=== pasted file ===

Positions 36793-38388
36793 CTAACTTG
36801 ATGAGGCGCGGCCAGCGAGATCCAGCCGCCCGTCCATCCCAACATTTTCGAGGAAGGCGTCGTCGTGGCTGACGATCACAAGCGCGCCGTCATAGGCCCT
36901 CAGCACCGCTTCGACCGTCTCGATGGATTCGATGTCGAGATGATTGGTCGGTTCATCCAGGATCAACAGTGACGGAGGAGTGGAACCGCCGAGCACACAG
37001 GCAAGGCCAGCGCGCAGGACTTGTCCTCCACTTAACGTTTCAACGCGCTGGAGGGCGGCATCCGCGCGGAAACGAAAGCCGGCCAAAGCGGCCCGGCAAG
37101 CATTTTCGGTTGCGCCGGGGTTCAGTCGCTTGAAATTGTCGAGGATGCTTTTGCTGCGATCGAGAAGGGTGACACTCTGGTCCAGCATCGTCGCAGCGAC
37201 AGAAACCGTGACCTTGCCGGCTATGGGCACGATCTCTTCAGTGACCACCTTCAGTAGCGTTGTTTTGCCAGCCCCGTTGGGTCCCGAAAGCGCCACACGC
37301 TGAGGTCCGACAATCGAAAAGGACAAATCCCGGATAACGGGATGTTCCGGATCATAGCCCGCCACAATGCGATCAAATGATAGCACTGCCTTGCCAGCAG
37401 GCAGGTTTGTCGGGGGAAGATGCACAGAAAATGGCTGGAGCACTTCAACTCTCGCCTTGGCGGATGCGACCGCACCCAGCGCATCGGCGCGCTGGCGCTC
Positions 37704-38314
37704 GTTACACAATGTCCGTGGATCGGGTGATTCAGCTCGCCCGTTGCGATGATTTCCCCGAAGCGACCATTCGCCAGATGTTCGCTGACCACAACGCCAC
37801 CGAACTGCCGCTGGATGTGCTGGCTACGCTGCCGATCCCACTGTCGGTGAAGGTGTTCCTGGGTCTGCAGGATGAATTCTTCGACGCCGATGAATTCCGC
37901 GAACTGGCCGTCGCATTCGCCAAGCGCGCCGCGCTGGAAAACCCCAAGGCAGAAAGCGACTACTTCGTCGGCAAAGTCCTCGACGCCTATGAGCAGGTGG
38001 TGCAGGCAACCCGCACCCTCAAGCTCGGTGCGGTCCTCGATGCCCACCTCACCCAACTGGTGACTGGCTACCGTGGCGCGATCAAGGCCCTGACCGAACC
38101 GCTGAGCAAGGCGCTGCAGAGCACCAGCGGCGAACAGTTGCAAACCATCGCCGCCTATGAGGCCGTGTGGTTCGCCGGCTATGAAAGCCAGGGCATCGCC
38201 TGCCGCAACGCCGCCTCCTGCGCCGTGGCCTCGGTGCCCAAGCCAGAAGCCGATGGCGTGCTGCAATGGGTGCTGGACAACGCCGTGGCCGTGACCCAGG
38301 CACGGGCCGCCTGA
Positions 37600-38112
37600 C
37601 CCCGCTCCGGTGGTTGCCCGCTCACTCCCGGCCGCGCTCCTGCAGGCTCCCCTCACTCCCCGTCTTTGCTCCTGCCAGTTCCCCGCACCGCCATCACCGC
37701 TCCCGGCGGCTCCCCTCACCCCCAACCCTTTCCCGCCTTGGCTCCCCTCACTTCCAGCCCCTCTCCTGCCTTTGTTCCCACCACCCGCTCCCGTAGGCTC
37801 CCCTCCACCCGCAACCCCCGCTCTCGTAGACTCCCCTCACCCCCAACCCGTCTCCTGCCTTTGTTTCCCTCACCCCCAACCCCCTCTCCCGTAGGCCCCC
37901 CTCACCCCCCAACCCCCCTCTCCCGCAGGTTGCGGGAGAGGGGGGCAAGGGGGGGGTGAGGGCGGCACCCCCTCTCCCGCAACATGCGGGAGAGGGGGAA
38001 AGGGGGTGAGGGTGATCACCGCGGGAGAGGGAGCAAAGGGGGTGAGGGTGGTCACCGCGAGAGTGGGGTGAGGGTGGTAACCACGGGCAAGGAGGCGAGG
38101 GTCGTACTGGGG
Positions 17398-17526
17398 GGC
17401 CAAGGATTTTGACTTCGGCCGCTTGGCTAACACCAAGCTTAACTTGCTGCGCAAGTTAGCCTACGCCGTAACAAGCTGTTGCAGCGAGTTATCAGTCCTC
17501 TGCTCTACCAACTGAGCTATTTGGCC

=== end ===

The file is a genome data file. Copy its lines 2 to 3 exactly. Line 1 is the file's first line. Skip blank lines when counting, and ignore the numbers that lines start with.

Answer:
36793 CTAACTTG
36801 ATGAGGCGCGGCCAGCGAGATCCAGCCGCCCGTCCATCCCAACATTTTCGAGGAAGGCGTCGTCGTGGCTGACGATCACAAGCGCGCCGTCATAGGCCCT